The Egyptian knit socks I outlined in the last post sure do seem to be the first known knit garments, like, a piece of clothing that is meant to cover your body. They’re certainly the first known ones that take advantage of knitting’s unique properties: of being stretchy, of being manufacturable in arbitrary shapes. The earliest knitting is… weirder.

This is a delightful dive into the history of knitting.

Those ancient Egyptian socks look like you could have picked them up at REI. Astonishing that our taste in patterns is consistent a thousand years later. (That museum listing is dishearteningly deficient for the curious. How did this sock survive 700-1000 years? Whose was it? Why does it say origin: Egypt/India? What is its story???) Also, how long after inventing knitting does it take to develop patterns? This sock has multiple patterns. Same generation as developing knitting, or multiple? Maybe people want decoration immediately?

Elizabeth Wayland Barber says this isn’t just knitting – she points to the spinning jenny and the power loom, both innovations in yarn production in general, that were invented recently by men despite thousands of previous years of women producing yarn. In Women’s Work: The First 20,000 Years, she writes:

“Women of all but the top social and economic classes were so busy just trying to get through what had to be done each day that they didn’t have excess time or materials to experiment with new ways of doing things.”

This speculates a kind of different mechanism of invention – sure, you need a reason to come up with or at least follow up on a discovery, but you also need the space to play. 90% of everything is crap, you need to be really sure that you can throw away (or unravel, or afford the time to re-make) 900 crappy garments before you hit upon the sock.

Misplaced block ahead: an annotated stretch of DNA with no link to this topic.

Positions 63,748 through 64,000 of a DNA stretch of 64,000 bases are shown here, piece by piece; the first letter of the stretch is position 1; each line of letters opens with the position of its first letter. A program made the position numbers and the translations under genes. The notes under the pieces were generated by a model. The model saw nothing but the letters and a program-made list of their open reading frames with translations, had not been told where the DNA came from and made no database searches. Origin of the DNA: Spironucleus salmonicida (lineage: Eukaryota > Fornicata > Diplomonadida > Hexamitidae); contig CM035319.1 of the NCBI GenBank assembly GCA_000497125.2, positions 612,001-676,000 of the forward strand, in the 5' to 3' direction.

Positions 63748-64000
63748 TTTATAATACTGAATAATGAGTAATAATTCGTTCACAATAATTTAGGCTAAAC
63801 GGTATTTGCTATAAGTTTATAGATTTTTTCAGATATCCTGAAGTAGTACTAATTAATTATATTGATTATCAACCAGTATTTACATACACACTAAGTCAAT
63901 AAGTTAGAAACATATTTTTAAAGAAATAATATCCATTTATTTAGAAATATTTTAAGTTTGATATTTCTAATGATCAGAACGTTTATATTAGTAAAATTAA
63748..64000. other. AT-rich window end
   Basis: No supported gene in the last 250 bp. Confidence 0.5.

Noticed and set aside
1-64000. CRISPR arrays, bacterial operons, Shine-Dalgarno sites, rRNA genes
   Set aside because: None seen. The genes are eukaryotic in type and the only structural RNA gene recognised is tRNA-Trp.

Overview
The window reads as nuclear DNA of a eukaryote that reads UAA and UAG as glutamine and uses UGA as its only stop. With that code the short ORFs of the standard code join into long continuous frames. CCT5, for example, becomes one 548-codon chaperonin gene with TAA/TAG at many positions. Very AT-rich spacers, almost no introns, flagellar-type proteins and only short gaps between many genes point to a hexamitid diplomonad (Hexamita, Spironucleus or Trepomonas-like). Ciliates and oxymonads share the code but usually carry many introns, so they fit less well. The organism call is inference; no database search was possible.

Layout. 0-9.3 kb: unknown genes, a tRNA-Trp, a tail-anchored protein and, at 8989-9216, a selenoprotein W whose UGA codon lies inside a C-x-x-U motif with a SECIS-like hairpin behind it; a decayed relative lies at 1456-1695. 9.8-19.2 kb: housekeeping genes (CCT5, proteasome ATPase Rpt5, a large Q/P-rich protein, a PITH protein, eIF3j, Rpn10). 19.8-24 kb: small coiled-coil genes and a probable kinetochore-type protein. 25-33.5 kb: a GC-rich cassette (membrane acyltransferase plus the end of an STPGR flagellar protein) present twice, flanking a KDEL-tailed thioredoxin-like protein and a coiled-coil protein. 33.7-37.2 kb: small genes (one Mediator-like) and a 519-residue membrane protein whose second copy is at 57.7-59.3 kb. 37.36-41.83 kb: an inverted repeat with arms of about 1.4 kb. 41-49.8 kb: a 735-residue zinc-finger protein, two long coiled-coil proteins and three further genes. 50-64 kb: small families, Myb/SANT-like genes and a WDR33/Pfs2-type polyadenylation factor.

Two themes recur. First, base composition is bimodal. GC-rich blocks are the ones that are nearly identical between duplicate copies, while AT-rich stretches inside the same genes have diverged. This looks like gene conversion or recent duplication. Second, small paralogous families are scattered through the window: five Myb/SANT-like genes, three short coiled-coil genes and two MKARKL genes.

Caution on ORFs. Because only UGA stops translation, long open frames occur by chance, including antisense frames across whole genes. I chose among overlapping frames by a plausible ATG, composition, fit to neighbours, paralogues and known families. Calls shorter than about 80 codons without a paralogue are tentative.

Emphasis mine.

Art and Design Cool Nature

Abstract bubbles beneath ice

Liked iceformation by Ryota Kajita / 梶田亮太 - PhotographerRyota Kajita / 梶田亮太 – Photographer (

His photography series of “Ice Formation” is featured in the magazine “Photo Technique” (November/December 2012), “”(May 2015), ““ (August 2015), “城市画報 -CITY ZINE-“ (January/Februray 2016), National Geographic Magazine (March 2020) and is represented by Susan Spiritus Gallery in Newport Beach, California and Fotofilmic in Vancouver, Canada.

bubbles beneath ice covered in spiky frostI love the spiky ice atop the frozen surface, the rounded bubbles at center contrasted against the dark depths. A warm fur cloak cocooning a precious cluster of eggs.

white bubbles in a splat of black surrounded by thinning iceI like that the thinning window of ice is at once dendritic, parasitic, the expansion of decay and darkness. And within that hazy-edged darkness, brilliant sharp crystalline bursts of white.

Art and Design Cool Culture Travel

An artistic virtual journey through Venice

Bookmarked Ca’ Rezzonico – A journey into 18th-Century Venice (Google Arts & Culture)

Suggestions for an artistic itinerary through collections and masterpieces

Cool Technology The Internet Websites

A website devoted to NYC internet infrastructure

Liked Seeing Networks in New York City by Ingrid Burrington (

New York’s network infrastructure is a lot like the city itself: messy, sprawling, and at times near-incomprehensible. However, the city’s tendency toward flux is a strange blessing for the infrastructure sightseer: markings and remnants of the network are almost everywhere, once you know how to look for them.

And book!

It’s fun to stumble on dedicated little web projects like this. It’s such a niche project that only someone who really cared would bother making it.

Makes me think of a tweet I saw recently that the world is basically made of people’s random passion projects.

Cool Music

Vintage streaming online

Bookmarked Vintage Obscura Radio (Vintage Obscura Radio)

Internet radio station playing the top tracks from the /r/vintageobscura sub-reddit.